Appropriations Subcommittee members.  These Subcommittees are
    directly responsible for establishing funding levels for both NASA
    and the NSF, and visits from member constituents assure that our
    voices are heard by those who most need to hear them.

    Finally, as a DPS Committee member, I would encourage DPS members
    to take advantage of all opportunities to convey our enthusiasm and
    appreciation for the public's support of the exploration of the
    Solar System.  I will offer any assistance I can provide to E/PO
    within NASA's Science Mission Directorate (SMD) to simplify both
    the acquisition and implementation of the E/PO supplement grants,
    upon resumption from their current hiatus status at SMD.  So many
    youngsters have an infectiously keen interest in space exploration
    as elementary school-aged children that somehow either wanes or
    gets squelched by the time they enter high school and college.  I
    would like to find ways to maintain that interest level that is so
    clearly present at an early age.  NASA's spacecraft missions,
    enabled by taxpayers, are the crown jewels of its science programs.
    We need to preserve the awe and wonder instilled by viewing images
    from other worlds and translate these emotional responses into real
    support for the continued exploration of our solar neighborhood.
    Current plans have the Space Shuttle retiring in 2010, leaving
    NASA's robotic missions, many with significant international
    participation, to be the most visible symbols of the agency's

    I would be truly honored to serve the DPS community as a Committee
    member and I look forward to working with the chair, vice-chair,
    and other committee members to promote the goals and interests of
    the planetary community as a whole.



      The next meeting of the Planetary Science Subcommittee of the
NASA Advisory Council will be on 23-24 June in room E100E of Building
1 at the NASA Goddard Space Flight Center. The agenda will include the
usual updates on the Planetary Science and Mars Exploration Programs
and reports on the activities of the community-based assessment groups
(MEPAG, LEAG, OPAG, etc.)  There will also be presentations on the
Cassini extended mission, the current status of planning for Mars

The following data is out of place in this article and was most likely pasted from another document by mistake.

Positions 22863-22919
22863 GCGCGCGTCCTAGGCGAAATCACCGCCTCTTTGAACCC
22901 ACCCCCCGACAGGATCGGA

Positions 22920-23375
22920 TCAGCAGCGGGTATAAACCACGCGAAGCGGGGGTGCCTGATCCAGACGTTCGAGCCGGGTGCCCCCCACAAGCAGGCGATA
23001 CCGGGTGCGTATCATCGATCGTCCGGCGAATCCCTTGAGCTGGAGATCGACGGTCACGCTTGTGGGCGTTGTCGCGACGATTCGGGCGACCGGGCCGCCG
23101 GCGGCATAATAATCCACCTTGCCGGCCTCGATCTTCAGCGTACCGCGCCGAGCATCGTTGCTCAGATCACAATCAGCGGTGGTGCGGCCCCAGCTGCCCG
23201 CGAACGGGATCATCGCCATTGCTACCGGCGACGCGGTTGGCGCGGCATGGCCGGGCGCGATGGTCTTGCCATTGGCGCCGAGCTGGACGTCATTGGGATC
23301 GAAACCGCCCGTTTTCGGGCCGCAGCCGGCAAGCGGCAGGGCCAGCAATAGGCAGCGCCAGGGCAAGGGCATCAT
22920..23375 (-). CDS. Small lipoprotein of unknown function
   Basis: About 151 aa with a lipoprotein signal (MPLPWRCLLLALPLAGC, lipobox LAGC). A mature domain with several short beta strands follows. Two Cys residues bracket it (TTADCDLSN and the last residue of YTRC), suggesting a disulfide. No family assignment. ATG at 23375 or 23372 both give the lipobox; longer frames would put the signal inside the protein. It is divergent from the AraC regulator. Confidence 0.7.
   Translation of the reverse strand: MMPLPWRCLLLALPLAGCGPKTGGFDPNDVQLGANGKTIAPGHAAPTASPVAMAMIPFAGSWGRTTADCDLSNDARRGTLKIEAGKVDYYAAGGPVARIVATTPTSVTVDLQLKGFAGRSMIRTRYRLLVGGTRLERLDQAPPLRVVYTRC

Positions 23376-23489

Sample Return and the Outer Planet Flagship and a the results of
studies on the drivers for cost overruns and schedule slips.  The
meeting is open to the public up to the capacity of the room.
Attendees will be requested to sign a register and to comply with NASA
security requirements, including the presentation of a valid picture
ID, before receiving an access badge.  Foreign nationals attending
this meeting will be required to provide the following information no
less than 15 working days prior to the meeting: full name; gender;
date/place of birth; citizenship; social security number; green card
information (resident alien number, expiration date); visa information
(number, type, expiration date); passport information (number, country
of issue, expiration date); employer/affiliation information (name of
institution, title/position, address, country of employer, telephone,
email address); title/position of attendee.  To expedite admittance,
attendees with U.S. citizenship can provide identifying information 4
working days in advance by contacting Marian Norris via email at or by telephone at (202) 358-4452.

Michael New
Executive Secretary, Planetary Science Subcommittee



1) Post-Doc Position In Planetary Dynamics at the Observatoire de la
Cote D'Azur in Nice (France)

A new post-doc position will be open from October 2008 in the
Planetary Science Team at the Observatoire de la Cote d'Azur in
Nice. The position is for one year, but renewable up to three
years. The net salary will be 2.200 Euros/month and will include
medical coverage.